5. If you have CKD, will you need dialysis or a kidney transplant?

It depends. Having CKD doesn’t always mean the disease will progress to ESKD and require dialysis or a kidney transplant. “As kidney specialists, we try to establish the cause of the disease, treat it, and determine if a patient will require dialysis in the future,” Dr. Luciano says. “Sometimes, the last part is difficult because we don't know how they're going to respond to treatment, how their kidney disease is going to progress over time, and what other circumstances can develop in their life that can impact the disease.”

If, however, you progress to ESKD and your kidneys fail, you will need either dialysis or a kidney transplant to replace the work of the kidneys.

Out of almost 808,000 people in the U.S. who have ESKD, 69% are on dialysis, which was once done only in a health care setting. Now, many people choose types of dialysis that can be performed at home.

There are two types of dialysis treatment, both of which involve several treatments a week.

  • Peritoneal dialysis: In a surgical procedure, a catheter (or plastic tube) is placed in the patient's belly. The patient hooks up a plastic bag of cleansing fluid to the tube, which transports the fluid to the abdomen, and is then used to drain it. Treatment can be continuous, as the person goes about their normal activities, or automated, in which the cleansing fluid is delivered and drained while the person sleeps.
  • Hemodialysis: Blood is pumped out of the body through a tube and into an artificial kidney machine, which removes the waste and extra fluid before it’s sent back to the body. This is done three or four times a week, often in a health care setting, but it can sometimes be done at home.

“For those who can do it, we often recommend home dialysis,” Dr. Luciano says. “It tends to be easier for people, gives them more flexibility with their schedule, and is gentler on the body.”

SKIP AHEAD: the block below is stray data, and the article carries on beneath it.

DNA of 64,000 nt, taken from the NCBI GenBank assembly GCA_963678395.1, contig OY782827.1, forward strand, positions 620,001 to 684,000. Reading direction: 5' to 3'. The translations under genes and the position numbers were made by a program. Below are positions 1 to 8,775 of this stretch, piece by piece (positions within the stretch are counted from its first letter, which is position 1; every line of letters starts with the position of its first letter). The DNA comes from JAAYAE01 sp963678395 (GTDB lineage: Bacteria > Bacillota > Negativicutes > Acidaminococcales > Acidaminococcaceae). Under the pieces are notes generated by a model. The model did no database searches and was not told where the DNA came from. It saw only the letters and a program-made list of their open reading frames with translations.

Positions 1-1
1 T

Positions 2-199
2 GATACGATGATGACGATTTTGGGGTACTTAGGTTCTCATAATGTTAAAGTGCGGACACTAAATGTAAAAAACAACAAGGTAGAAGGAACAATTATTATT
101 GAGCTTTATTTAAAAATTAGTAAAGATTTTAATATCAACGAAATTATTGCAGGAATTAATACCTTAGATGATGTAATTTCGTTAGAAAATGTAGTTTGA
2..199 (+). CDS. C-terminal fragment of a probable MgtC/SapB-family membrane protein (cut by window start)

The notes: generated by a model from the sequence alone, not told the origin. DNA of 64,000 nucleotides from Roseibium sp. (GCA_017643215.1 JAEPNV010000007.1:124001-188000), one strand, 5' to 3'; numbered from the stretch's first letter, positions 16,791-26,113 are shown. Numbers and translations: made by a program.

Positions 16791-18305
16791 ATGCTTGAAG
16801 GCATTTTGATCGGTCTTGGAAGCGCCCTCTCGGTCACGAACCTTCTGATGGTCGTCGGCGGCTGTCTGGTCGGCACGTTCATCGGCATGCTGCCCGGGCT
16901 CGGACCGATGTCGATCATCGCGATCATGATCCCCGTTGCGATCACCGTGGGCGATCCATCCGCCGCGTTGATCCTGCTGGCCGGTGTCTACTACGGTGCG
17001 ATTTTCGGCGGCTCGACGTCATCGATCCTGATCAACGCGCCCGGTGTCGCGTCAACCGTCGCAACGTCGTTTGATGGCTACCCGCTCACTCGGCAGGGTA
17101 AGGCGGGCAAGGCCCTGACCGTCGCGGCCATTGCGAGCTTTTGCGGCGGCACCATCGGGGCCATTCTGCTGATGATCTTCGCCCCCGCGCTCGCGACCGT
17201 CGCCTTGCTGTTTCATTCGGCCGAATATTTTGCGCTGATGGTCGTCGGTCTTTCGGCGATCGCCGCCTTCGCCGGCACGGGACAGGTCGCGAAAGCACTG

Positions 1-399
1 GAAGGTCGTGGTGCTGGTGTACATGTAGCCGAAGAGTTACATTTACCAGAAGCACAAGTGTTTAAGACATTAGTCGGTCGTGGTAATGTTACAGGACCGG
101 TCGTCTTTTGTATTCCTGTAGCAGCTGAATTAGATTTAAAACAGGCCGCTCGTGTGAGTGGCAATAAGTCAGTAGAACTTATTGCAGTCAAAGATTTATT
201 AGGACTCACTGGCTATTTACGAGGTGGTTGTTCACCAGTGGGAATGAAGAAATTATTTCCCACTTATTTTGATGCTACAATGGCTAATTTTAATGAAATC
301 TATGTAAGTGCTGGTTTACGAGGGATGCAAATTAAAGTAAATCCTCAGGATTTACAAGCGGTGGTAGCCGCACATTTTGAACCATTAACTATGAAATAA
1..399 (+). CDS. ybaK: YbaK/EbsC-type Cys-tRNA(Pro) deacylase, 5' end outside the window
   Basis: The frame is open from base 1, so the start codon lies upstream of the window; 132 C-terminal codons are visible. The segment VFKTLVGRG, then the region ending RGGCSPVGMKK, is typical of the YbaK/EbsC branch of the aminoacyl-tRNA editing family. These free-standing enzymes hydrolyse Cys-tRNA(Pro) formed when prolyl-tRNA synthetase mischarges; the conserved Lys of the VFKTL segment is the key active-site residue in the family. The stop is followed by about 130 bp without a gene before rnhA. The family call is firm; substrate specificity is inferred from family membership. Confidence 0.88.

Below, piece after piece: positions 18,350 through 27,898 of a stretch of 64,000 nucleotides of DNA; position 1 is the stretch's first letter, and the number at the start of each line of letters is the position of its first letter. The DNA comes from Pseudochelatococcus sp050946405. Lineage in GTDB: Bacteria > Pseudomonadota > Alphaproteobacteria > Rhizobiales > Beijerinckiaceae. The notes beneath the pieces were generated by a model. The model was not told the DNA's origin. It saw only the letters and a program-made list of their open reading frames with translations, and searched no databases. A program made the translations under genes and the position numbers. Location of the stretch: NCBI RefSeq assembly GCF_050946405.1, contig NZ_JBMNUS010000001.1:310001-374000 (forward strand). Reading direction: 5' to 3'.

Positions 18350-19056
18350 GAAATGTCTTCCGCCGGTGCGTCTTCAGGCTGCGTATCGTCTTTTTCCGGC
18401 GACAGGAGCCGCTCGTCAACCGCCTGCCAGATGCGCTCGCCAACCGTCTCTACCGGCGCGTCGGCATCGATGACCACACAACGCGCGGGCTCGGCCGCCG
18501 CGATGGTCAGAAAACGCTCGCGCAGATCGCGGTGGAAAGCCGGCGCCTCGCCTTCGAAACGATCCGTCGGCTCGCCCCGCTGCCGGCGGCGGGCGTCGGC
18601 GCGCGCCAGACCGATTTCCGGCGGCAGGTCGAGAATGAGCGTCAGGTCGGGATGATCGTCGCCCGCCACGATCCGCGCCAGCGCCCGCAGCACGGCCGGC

Still, a kidney transplant is often the best solution—preferably before a patient reaches the point of requiring dialysis, Dr. Luciano says. That’s because while dialysis can take over the function of cleaning waste and excess water from the body, treatments can be time-consuming and cause such side effects as skin infections, low blood pressure, muscle cramps, weakness, and fatigue. It can also have a major impact on a person’s life, both emotionally and physically.

“The hope is that some of the newer medications will allow patients to stay on the waiting list longer without needing dialysis,” Dr. Luciano says.

In 2020, the remaining 31% of the almost 808,000 people in the U.S. with ESKD had kidney transplants, according to the CDC. People wait three to five years, more or less, for an organ from a deceased donor, depending on such factors as geographic location and blood type. “But if you have a living donor—either someone you know or a stranger willing to donate a kidney—and everything works out, you may get a kidney within three to six months,” Dr. Luciano says.

There are also kidney registries that can help match people with a living donor who is not a relative.

6. How can you avoid CKD?

The best thing to protect your kidneys is to regularly see your primary care provider and, if relevant, share any family history of kidney disease or dialysis, Dr. Luciano says.

“If you have a yearly physical and bloodwork every two or three years, you’ll be much less likely to miss CKD,” he says. If there is an abnormality, such as an elevated level of creatinine, he recommends repeating the bloodwork once a year. “Your doctor may notice over time that your creatinine is a little off, which will trigger the follow-up appointment with a kidney specialist who can look into it more carefully.”

For anyone with diabetes, high blood pressure, or heart disease, and/or who is 65 or older, it’s especially important to talk to a doctor about CKD risk. People who are young and healthy but have a first-degree relative with a history of kidney disease or dialysis should consider being screened, Dr. Luciano says. “Chances are they're not going to have a serious case of CKD at an early age. But it's always good to make sure that we're not missing anything that would put them at risk as they age.”

As with many diseases, preventing a serious condition from developing also comes down to good general health, he says. This includes eating a diet rich in fruits and vegetables and low in salt, fat, and sugar; drinking enough water; being active for at least 30 minutes most days; sleeping seven to eight hours each night; avoiding smoking; and minimizing alcohol intake.

“There are some people who are going to develop kidney disease no matter what they do, just as there are people who will develop heart disease,” Dr. Luciano says. “But good general care can mean early diagnosis and treatment, which can keep people healthy.”